Tuesday, July 27, 2010

Nigel Slater's Pork & Lemon Polpettine

I can't tell if I have built up enough cred with you folks to just tell you to try something. My gut tells me to go for it.

Trust me! These gorgeous little meatballs won't disappoint!

In the end, it isn't such a big leap of faith. I'm really asking you to believe in Nigel Slater. That's not so hard to do! He's a good egg, a passionate food-lover, highly regarded author and columnist, and celebrated home chef.

Trust him!

He calls these, "delectably moreish little balls." I find his writing and these scrumptious pork and lemon polpettine equally addictive.

You'll need ground pork, lemon zest and juice, fresh bread crumbs, grated parmesan, thyme, anchovies (I can't get enough of these little suckers, lately!), and parsley. The scent of a sour, salty sea breeze wafts up towards you when you mix these ingredients together.

And that's nothing compared to the aroma of these polpettine when they are cooking.

These little balls become delightfully sticky and crispy, so be sure to use a non-stick pan. After browning them, you let them simmer away in stock for a bit. The result -- a savory pan sauce that is perfect spooned over the polpettine and perhaps some slippery noodles as well.

I served them over a tiny grain-like pasta, but that seemed superfluous. I think the lemon polpettine with their juices drizzled over and perhaps a few slices of tomato and some garlicky greens are really all you need to be quite happy, indeed.

Nigel Slater's Pork and Lemon Polpettine

1 1/4 cups fresh white breadcrumbs
1 pound ground pork
1 lemon, zested and juiced
1 large handful of parsley, chopped
6 large sprigs thyme, leaves stripped from stems
2 heaped tablespoons grated Parmesan
10 anchovy fillets, chopped
Flour, for coating
2 tablespoons olive oil
3 tablespoons butter
3/4 cup chicken stock

Combine the breadcrumbs, pork, lemon zest, lemon juice, parsley, thyme, Parmesan, anchovy in a large bowl. Season with salt and more generously with pepper. Mix thoroughly.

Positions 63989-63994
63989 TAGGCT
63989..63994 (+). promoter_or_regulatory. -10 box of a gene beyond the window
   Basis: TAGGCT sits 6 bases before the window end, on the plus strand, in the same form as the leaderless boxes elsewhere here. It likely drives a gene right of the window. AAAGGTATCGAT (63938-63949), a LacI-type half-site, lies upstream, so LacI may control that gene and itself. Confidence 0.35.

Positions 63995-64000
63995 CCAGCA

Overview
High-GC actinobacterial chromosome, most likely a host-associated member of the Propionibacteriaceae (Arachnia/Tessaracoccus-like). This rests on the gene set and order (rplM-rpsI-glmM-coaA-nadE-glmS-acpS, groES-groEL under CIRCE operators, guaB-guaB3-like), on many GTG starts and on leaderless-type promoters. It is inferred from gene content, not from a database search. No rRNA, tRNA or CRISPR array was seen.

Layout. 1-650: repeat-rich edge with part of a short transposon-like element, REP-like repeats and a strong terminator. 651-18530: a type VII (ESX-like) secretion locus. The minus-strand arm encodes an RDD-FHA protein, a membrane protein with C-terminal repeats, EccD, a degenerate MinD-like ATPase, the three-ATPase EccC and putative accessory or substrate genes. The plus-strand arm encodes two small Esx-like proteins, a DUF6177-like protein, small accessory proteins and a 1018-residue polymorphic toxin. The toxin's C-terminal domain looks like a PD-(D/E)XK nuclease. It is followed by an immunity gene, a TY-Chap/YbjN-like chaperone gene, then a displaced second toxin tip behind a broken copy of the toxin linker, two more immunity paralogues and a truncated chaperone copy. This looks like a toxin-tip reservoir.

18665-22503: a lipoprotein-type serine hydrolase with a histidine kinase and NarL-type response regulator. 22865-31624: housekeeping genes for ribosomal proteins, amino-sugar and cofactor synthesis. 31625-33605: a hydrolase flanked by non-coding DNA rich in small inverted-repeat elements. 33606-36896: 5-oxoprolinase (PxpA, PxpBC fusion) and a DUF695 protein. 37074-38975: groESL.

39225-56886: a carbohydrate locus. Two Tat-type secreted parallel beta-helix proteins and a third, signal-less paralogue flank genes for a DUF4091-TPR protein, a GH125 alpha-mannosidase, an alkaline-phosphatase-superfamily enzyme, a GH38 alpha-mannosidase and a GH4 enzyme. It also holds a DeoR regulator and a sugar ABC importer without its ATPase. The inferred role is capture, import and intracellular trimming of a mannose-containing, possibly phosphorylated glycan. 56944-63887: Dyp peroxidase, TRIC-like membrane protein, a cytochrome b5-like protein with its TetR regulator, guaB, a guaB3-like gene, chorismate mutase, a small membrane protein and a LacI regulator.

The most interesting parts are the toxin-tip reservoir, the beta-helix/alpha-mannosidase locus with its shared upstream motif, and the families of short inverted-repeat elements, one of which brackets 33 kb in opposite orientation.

Make eighteen or so small balls of the mixture, using a heaped tablespoon of pork for each. Flattening each ball makes them a bit easier to cook. Roll the balls lightly in the flour.

Heat the olive oil and butter in a heavy non-stick pan. Fry the polpettine in batches -- perhaps eight to ten per. Cook for four or five minutes, until they are crisply golden on each side. Once you have done this with all them, put them all back in the pan and leave to cook through to the middle -- a matter or six to eight minutes more. Don't over-do it with the turning, so they are able to develop a nice crust and don't fall apart.

Pour out most of the fat and add the chicken stock. Leave to bubble for a good two or three minutes, scraping up any crusty bits. Let the stock reduce a bit and then serve the polpettine with the juices spooned over.

Serves 4


Nichola said...

I'm making these for dinner tonight. Will let you know how they turn out.

Nichola said...

Happy to report that the polpettine lived up to the hype! I was worried while I was chopping up the 10 anchovies that they would overwhelm all the other flavors but they didn't at all. Delicious! Thanks for the recipe. We even have enough for dinner tonight!

jacqueline f. said...

Nichola! So happy that the polpettine turned out well! Thanks for trying one of the recipes and for the feedback! xo J

Gerri said...

Could you perhaps use preserved lemons in this?

jacqueline f. said...

Gerri- I think you could use preserved lemons in this, although I think the bright fresh nature of the dish would change substantially. It would be different, but potentially delicious. Let me know if you try it, because I am a big fan of preserved lemons. Best!